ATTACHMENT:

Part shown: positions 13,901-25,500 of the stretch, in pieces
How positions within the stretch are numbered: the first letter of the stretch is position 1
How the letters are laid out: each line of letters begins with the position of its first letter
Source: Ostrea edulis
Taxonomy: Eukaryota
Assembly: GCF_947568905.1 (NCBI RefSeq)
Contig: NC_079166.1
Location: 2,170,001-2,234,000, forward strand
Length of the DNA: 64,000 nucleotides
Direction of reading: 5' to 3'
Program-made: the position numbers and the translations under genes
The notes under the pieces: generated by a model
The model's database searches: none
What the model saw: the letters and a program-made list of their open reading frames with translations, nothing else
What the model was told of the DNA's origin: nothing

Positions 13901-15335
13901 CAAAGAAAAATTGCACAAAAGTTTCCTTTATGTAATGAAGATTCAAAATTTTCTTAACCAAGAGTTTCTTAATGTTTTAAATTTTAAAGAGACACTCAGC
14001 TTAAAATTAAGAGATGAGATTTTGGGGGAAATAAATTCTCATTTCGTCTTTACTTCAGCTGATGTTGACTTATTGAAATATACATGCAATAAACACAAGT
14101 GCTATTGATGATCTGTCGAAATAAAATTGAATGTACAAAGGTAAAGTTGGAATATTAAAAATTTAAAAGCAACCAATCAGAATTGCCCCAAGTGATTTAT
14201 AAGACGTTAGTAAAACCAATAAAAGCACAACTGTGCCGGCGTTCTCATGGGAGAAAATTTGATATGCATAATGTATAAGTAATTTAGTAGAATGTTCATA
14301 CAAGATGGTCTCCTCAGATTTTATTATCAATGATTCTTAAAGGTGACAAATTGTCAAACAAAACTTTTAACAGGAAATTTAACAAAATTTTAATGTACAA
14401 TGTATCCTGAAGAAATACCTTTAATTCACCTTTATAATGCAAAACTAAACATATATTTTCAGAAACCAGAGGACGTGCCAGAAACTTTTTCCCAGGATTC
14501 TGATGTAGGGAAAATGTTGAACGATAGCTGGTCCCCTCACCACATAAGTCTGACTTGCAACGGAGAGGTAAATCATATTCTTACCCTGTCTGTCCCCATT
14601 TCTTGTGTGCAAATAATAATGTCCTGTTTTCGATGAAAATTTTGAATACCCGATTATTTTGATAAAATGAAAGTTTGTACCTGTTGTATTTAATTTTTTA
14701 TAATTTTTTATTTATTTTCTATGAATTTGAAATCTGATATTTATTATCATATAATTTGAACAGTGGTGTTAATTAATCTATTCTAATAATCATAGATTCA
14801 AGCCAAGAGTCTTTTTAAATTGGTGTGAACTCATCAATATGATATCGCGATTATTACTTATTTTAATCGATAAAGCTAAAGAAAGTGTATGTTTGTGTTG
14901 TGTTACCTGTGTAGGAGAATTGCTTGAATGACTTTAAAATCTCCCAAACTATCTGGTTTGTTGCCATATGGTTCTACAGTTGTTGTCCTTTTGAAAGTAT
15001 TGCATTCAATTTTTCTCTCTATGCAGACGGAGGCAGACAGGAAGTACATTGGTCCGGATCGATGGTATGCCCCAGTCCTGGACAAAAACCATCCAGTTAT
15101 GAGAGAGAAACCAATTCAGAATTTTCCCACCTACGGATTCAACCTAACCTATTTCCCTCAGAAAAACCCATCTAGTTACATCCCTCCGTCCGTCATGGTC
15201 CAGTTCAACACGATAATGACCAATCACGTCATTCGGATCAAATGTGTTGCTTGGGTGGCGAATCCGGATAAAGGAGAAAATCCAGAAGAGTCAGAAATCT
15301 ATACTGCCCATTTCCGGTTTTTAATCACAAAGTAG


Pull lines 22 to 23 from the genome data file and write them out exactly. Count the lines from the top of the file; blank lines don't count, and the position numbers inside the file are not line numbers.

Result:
14401 TGTATCCTGAAGAAATACCTTTAATTCACCTTTATAATGCAAAACTAAACATATATTTTCAGAAACCAGAGGACGTGCCAGAAACTTTTTCCCAGGATTC
14501 TGATGTAGGGAAAATGTTGAACGATAGCTGGTCCCCTCACCACATAAGTCTGACTTGCAACGGAGAGGTAAATCATATTCTTACCCTGTCTGTCCCCATT